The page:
,employed. Gabriel worked at the barking wit
the other boys He thought it beautiful to ae
the huge pieces of bark, like great shields
peeled off and stacked in the wood. Tis w
always done in spring, when the trees were i
their first verdure, and when the earth wa
covered with lowers Another process follow
this: the huge arms of the prostrate, bare, a
skeleton-like tree were lopped of, and it
trunk, one immense mass of timber, was cor
veyed out of the wood on rude dray drawn b
stout horses or oxen. Then was there hear
along the green paths of the wood the rUski

56 uTu BTUrADVTT manXL
of whips, the shouts of the drivers to their
heavy teams, and the creaking of the ponderous
timber wains, which cut up the road into deep
ruts as they slowly moved along. There was a
life and a stir in the woods at this time which
delighted Gabriel.
At ten years old Gabriel went to school, and
now you must see him one of that merry troop
of lads who bounded into the old schoolhouse
full of activity and fun, with their leather
satchels on their backs, as their fathers had
done before them.
The same summer that Gabriel went to school
his father built that large oven of which we
have seen Nance Turvit make such unceremo-
nious use. An oven was the only household
convenience that old Gabriel had omitted. He
often said that he would build one, but he left
it for his son to do, and this year it was built.
It was the best-built oven in all the wood-as to
one such in Grublow, that was not to be thought
of Mrs Pureel was a good neighbour; she had
made the cottagers who lived near her welcome
to its occasional use. Nance Turvit would wil-
lingly have baked there every day: she seemed
read to make the oven her own nrovertv.

Ann MA-"KAWEW %MA "ab U1
This was the only annoyance which Mrs Purce
knew, and as she was a cheerful- temper(
woman, she bore it pretty well.


On the old green of Wichnor-two-Steeple
stood the schoolhouse. The green was a wid
piece of level land on one side adjoining th
churchyard of the little gray Wichnor churcl
with its heavy, square, and low tower. In a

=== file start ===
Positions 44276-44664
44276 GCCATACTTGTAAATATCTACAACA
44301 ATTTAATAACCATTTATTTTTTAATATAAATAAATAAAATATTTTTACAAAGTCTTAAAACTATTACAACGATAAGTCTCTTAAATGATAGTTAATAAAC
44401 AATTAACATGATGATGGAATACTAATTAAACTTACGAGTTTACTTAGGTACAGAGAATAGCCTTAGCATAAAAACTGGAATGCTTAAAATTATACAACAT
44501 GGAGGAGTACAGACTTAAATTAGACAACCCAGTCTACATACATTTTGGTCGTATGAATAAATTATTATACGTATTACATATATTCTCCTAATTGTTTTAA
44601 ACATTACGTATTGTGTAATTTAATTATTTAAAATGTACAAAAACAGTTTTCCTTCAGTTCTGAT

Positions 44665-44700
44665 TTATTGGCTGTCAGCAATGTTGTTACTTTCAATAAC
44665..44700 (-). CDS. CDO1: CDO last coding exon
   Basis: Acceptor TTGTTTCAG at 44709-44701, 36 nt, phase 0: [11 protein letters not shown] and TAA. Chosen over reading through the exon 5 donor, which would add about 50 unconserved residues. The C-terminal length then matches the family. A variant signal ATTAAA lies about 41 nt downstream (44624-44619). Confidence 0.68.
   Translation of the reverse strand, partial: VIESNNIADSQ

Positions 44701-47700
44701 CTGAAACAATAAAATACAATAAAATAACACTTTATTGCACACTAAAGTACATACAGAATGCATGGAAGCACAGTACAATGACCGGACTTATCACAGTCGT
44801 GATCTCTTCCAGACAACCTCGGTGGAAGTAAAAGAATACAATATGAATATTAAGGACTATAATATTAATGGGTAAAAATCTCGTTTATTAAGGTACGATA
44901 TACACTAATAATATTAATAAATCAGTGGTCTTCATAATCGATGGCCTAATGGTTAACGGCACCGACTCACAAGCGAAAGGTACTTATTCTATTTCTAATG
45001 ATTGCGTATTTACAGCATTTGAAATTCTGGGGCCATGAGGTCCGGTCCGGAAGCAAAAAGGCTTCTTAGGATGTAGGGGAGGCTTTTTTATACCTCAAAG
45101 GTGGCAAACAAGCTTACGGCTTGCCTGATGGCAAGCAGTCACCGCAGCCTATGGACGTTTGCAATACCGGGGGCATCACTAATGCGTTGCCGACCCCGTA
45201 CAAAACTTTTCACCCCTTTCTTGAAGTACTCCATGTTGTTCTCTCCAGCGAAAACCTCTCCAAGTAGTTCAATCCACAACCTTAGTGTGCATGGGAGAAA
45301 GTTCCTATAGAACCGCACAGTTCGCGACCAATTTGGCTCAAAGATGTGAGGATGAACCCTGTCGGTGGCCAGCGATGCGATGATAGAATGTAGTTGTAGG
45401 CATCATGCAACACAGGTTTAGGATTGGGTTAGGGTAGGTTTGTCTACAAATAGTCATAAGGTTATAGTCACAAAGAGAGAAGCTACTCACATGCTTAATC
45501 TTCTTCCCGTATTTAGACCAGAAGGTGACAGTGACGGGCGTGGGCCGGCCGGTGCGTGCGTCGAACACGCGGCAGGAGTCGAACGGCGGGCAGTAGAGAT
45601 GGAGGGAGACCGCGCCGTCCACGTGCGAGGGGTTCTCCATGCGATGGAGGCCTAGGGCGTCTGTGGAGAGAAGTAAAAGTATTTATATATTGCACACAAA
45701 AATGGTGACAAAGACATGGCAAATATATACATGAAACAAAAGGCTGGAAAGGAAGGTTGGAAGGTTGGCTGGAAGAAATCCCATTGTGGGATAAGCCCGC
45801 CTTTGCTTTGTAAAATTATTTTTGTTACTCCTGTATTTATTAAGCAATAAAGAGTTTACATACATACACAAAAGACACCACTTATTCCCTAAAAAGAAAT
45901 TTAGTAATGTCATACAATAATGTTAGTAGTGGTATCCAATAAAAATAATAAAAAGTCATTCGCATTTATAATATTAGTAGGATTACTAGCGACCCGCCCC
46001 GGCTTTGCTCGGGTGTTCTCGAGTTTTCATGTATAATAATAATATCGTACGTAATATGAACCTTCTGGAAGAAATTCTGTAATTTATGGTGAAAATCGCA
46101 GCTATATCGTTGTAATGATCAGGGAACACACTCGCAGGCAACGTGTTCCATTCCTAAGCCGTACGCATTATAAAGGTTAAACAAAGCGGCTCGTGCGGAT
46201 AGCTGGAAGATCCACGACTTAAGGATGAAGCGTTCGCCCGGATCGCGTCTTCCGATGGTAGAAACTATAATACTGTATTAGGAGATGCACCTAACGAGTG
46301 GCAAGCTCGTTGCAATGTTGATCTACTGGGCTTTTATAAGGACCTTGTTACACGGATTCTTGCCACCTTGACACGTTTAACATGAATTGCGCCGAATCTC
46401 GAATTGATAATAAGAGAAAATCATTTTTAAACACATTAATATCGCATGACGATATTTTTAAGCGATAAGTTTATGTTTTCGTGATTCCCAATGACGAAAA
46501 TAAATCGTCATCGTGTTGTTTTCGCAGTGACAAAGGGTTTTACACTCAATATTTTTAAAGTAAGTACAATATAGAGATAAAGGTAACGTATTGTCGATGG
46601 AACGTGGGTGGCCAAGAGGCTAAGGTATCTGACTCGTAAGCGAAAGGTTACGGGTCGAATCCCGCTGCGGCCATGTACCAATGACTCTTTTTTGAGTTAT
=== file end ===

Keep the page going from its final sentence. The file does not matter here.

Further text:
other directions the land lay open, gradually
losing itself in the forest.
For some distance around the school tb
ground was clear of trees, except one hul
sycamore that extended its lofty arms aboi
the school; and when there was silence in ti
school-and that was not often-the music i
its leaves might be heard, according as the wix
played upon them-now soft and shivering, no
loud and roaring in the blast. Between tl
lower branches of this tree hung the school-be
with its rope depending nearly to the groun

and which it was a severe penalty to pull, ex-
cept, under the master's order, at the hour for
going to lessons. Under this tree, and around
the school, the grass was trodden away by the
continual action of the boys' play during the
time that was allowed for relaxation; but far-
ther on, the turf was fine and short; and still
farther, scattered with bracken and clumps of
hollies, while a sprinkling of cattle, sheep, and
geese, enlivened the scene. More distant, in one
direction, was seen the shadowy edges of the
forest; and in another a wide, well wooded
The old schoolhouse was a dark-red brick
building, of the same date as the castle. It
consisted but of one storey, with various pointed
gables; and over the door was a large stone,
bearing an inscription, importing that it had
been built and endowed with the sum of forty
pounds a year for ever, for the education of the
boys of the parish of Wichnor, in plain and
sound learning of such things as were needful
for a country life, besides a knowledge of Latin
grammar to such as should desire to acquire it.
The founder was Reginald Montjoy, the fourth
lord of that name-no Lady Montjoy having